Second, the book marks the end of an overarching story arc. But wait, you say, wasn't every issue written as one-shot stories? Yes, so we were led to believe, but Ellis pulls a fast one with issue #6 and reveals to us the one unifying thread that he cleverly wove into the first issue: an unassuming beat cop who would go on to become another pitiful rogue in Moon Knight's gallery.
My favorite part of what is being hailed as the creative team's swan song of the series is Ellis' attentiveness to the hero's history—something that I've praised time and again in almost every review. Until now, only one character from Moon Knight's supporting cast had made an appearance in the new series with next to nothing in terms of explanation as to why Marc's most important confidantes are missing. Ellis finally appeases the long-time Moon Knight fans with special guest appearances by Marc's long-time off-and-on again romantic interest, Marlene Alraune-Fontaine, and old mercenary buddy and mooncopter pilot, Jean-Paul "Frenchie" Duchamp. This also offers explanations as to why Moon Knight has, thus far, led a largely solo operation.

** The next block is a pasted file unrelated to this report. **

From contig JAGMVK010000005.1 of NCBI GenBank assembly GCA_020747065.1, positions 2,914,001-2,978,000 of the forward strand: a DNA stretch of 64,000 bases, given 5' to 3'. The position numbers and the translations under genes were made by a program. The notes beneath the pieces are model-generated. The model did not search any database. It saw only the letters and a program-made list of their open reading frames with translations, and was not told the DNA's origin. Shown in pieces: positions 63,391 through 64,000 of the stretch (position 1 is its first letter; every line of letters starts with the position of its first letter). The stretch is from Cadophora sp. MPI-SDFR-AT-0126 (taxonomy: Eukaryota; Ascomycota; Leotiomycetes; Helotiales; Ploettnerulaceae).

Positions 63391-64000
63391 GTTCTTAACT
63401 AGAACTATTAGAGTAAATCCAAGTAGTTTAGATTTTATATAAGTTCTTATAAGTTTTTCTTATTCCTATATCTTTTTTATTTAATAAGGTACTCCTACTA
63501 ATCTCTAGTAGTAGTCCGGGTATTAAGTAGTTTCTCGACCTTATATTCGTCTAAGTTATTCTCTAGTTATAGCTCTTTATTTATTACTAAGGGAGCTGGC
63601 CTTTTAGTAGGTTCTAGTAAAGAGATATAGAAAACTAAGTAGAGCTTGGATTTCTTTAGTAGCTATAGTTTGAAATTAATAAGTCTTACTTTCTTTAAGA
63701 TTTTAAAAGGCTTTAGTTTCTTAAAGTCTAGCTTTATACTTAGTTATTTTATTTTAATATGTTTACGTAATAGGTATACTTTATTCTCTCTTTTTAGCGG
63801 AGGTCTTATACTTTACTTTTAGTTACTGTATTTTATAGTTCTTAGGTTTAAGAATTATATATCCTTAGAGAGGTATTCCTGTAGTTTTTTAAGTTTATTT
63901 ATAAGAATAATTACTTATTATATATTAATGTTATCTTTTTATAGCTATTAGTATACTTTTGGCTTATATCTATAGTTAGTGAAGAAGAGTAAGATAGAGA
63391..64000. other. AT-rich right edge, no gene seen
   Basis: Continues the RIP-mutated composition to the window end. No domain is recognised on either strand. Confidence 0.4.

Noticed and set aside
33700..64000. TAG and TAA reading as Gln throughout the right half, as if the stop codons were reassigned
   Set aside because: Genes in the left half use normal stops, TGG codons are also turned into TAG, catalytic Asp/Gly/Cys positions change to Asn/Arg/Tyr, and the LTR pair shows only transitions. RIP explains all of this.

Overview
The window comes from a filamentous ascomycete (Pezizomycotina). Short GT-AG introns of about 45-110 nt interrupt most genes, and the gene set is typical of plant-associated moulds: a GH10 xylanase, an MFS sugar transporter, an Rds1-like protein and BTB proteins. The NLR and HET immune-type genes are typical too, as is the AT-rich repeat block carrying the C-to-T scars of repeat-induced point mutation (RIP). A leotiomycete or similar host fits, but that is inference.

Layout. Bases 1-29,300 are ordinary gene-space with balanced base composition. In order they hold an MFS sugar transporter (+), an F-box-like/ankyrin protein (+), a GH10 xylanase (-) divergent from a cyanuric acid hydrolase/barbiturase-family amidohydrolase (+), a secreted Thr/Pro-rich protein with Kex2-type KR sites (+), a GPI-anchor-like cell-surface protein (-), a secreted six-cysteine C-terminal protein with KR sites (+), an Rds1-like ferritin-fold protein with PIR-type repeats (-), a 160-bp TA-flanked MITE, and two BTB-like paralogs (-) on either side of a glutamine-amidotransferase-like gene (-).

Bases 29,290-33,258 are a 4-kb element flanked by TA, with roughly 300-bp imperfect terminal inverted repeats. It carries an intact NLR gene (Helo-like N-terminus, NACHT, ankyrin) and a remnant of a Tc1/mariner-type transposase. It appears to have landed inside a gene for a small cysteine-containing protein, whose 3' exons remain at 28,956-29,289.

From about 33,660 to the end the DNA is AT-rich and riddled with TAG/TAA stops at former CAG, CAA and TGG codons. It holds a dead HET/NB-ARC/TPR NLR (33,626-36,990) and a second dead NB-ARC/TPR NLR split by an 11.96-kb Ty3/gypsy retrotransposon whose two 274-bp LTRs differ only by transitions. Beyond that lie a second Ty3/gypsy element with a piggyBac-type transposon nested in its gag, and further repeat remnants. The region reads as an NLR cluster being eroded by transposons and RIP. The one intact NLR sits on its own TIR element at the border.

Moon Knight: God and Country in 2008. So who is the new Black Spectre? You'll just have to read the comic to find out!
Shalvey gives it one last and glorious hurrah with this issue, proving once and for all that he and Bellaire are an artistic duo of epic proportions. The scenes leading up to the final battle are swathed in appropriately moody inks and mundane colors, all culminating into a fiery blaze as this creative team goes out with a bang. As an extra special treat, readers are treated to a 4-page preview of issue #7—Wood and Smallwood's debut—which does not disappoint (at least, it doesn't disappoint me).
Moon Knight #6 gets 5 stars out of 5 for both the writing and art. Ellis and Shalvey go out guns blazing while Wood and Smallwood sneak in with confidence and promise. I urge anyone who is reading this series not to drop the book after this issue, as I'm sadly seeing many profess to doing after the nearly-perfect first six issues. Let's not kill something good even if it's changing hands; instead, let's celebrate a fresh take with open minds and a fan's appreciation for all things Moon Knight.
Loved this issue? What are your expectations for Moon Knight "Season 2"? Let us know in the comments section below, and follow Fanboys Anonymous for more Moon Knight reviews!